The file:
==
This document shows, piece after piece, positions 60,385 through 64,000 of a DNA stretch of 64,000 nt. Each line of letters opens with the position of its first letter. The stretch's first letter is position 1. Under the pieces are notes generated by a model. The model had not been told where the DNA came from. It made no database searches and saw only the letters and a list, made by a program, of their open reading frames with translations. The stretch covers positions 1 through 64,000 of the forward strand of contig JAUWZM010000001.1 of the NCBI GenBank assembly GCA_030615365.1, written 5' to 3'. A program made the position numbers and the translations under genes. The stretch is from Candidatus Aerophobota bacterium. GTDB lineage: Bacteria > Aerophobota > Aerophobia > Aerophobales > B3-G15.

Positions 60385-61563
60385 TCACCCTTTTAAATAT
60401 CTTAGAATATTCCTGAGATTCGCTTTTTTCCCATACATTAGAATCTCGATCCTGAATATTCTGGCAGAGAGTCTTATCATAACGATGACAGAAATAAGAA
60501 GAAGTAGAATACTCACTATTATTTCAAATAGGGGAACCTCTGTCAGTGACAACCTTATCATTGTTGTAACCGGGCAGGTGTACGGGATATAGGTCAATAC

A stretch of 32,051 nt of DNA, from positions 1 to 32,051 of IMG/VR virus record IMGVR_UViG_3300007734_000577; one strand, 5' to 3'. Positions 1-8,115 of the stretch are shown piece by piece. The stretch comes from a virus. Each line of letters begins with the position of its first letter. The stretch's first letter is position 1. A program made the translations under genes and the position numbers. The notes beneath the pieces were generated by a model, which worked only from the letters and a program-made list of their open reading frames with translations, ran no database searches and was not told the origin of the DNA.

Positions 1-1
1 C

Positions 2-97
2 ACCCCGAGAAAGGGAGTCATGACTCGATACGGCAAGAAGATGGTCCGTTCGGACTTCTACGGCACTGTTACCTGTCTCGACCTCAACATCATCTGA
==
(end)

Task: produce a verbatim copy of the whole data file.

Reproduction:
This document shows, piece after piece, positions 60,385 through 64,000 of a DNA stretch of 64,000 nt. Each line of letters opens with the position of its first letter. The stretch's first letter is position 1. Under the pieces are notes generated by a model. The model had not been told where the DNA came from. It made no database searches and saw only the letters and a list, made by a program, of their open reading frames with translations. The stretch covers positions 1 through 64,000 of the forward strand of contig JAUWZM010000001.1 of the NCBI GenBank assembly GCA_030615365.1, written 5' to 3'. A program made the position numbers and the translations under genes. The stretch is from Candidatus Aerophobota bacterium. GTDB lineage: Bacteria > Aerophobota > Aerophobia > Aerophobales > B3-G15.

Positions 60385-61563
60385 TCACCCTTTTAAATAT
60401 CTTAGAATATTCCTGAGATTCGCTTTTTTCCCATACATTAGAATCTCGATCCTGAATATTCTGGCAGAGAGTCTTATCATAACGATGACAGAAATAAGAA
60501 GAAGTAGAATACTCACTATTATTTCAAATAGGGGAACCTCTGTCAGTGACAACCTTATCATTGTTGTAACCGGGCAGGTGTACGGGATATAGGTCAATAC

A stretch of 32,051 nt of DNA, from positions 1 to 32,051 of IMG/VR virus record IMGVR_UViG_3300007734_000577; one strand, 5' to 3'. Positions 1-8,115 of the stretch are shown piece by piece. The stretch comes from a virus. Each line of letters begins with the position of its first letter. The stretch's first letter is position 1. A program made the translations under genes and the position numbers. The notes beneath the pieces were generated by a model, which worked only from the letters and a program-made list of their open reading frames with translations, ran no database searches and was not told the origin of the DNA.

Positions 1-1
1 C

Positions 2-97
2 ACCCCGAGAAAGGGAGTCATGACTCGATACGGCAAGAAGATGGTCCGTTCGGACTTCTACGGCACTGTTACCTGTCTCGACCTCAACATCATCTGA